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Want to shuffle a string. This is my code: what is wrong about it? Thanks.

>> def string_shuffle(s)
>>   s.split('').shuffle(s.length()).join
>>   return s
>> end
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4 Answers 4

up vote 12 down vote accepted

If understand you correctly, you want this:

def string_shuffle(s)
  s.split("").shuffle.join
end

string_shuffle("The Ruby language")
=> "ea gu bgTayehRlnu"
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If you need a lot of shuffling it makes sense to use shuffle! instead of shuffle. It is a bit faster. –  mlatu Dec 3 '12 at 20:31

try this

s.split('').shuffle.join
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return s is both not needed and wrong. Not needed because Ruby returns whatever is executed last and wrong because you are not changing s, you are creating a new string.

Furthermore, you can just add the shuffle method directly to String if you find it useful, but beware of monkeypatching too much.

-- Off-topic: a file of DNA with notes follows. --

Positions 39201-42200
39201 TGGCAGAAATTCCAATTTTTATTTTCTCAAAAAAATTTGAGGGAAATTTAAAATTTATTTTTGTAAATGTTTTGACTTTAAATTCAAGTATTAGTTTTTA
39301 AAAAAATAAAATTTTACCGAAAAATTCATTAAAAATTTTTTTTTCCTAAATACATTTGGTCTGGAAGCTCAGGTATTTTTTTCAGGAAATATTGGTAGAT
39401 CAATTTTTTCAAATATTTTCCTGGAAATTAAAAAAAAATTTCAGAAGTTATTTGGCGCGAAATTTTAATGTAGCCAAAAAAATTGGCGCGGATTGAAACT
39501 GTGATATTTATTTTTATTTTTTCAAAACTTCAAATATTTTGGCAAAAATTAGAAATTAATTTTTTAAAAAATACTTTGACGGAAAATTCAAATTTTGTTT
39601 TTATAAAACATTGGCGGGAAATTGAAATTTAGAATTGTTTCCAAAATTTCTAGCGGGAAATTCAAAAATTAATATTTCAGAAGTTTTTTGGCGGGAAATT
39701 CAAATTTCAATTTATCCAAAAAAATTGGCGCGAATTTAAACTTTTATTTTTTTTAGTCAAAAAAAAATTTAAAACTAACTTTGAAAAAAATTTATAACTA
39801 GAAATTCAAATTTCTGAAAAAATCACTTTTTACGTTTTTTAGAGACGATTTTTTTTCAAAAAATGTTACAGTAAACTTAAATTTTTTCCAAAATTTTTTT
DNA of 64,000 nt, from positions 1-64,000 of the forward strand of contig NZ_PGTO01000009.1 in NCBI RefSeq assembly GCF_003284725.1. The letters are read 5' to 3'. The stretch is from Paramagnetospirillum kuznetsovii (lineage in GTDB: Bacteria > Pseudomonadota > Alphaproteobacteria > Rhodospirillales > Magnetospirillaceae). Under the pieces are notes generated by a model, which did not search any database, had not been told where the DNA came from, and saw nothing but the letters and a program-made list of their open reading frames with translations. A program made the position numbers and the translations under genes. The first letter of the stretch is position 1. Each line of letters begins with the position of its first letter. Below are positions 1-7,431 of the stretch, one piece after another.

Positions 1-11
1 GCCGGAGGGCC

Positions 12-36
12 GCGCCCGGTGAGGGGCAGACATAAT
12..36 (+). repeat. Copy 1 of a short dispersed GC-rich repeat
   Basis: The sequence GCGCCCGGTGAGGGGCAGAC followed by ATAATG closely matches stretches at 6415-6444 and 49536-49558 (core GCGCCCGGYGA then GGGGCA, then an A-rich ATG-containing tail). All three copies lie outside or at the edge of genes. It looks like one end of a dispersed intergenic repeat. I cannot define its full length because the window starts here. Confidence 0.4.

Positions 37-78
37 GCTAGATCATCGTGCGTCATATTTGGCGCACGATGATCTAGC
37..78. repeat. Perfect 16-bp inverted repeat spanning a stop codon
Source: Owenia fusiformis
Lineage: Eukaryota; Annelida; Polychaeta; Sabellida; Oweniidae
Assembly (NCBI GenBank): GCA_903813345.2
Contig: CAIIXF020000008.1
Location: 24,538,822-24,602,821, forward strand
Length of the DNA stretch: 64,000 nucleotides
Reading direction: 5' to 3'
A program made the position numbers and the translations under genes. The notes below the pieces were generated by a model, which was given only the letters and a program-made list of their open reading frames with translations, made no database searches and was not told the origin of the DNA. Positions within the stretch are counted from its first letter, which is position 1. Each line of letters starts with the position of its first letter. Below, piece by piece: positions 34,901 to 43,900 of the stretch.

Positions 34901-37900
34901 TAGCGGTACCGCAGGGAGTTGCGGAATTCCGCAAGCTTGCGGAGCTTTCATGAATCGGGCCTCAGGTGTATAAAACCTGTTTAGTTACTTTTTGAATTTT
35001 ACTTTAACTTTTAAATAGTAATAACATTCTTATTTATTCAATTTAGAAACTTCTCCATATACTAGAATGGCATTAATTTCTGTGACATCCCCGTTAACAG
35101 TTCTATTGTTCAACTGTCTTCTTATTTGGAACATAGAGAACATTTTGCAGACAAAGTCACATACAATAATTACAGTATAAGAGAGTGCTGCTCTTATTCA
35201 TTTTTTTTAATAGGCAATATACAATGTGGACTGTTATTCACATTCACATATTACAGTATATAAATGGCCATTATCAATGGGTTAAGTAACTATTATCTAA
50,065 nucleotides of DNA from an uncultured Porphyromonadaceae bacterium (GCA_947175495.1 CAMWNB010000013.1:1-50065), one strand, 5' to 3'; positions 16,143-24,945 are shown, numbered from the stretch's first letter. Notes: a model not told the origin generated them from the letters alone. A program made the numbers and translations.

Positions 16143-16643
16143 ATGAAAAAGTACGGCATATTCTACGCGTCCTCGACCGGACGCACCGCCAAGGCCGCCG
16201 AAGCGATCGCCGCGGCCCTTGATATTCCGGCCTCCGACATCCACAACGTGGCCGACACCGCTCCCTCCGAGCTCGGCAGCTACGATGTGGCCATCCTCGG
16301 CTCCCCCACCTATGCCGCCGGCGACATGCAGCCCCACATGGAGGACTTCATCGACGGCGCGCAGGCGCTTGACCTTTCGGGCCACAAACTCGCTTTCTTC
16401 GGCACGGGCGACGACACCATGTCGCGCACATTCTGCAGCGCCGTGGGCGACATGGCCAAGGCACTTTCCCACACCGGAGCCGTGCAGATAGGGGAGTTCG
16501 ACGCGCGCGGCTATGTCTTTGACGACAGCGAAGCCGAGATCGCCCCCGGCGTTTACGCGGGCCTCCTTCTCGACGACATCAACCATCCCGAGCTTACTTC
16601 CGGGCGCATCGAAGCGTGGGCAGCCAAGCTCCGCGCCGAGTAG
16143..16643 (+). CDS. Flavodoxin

class String

  def shuffle
    self.split('').shuffle.join
  end
end
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1  
you could put this in a module then apply the module to the string you want to affect, that ways it wont affect other strings in the app and cause unwanted effects. –  Joseph Le Brech Aug 10 '11 at 8:13
    
@Joseph, how do you get a module to affect a specific string instance? An example or link would be great. Also, Josh, you may find this question about monkeypatching useful. –  Zabba Aug 10 '11 at 8:17
    
@Zabba ruby-doc.org/core/classes/Module.html check extend. it monkey patches a variable rather than a class. –  Joseph Le Brech Aug 10 '11 at 8:46
    
Besides, explore the differences between including a module and extending it. One common pattern is using the self.included method in the module for extending another one, so it includes a few class methods. –  Serabe Aug 10 '11 at 9:07
    
The self. is not needed... –  Marc-André Lafortune Aug 10 '11 at 15:11

shuffle does not accept (and need) arguments. Use:

 s.split(//).shuffle.to_s
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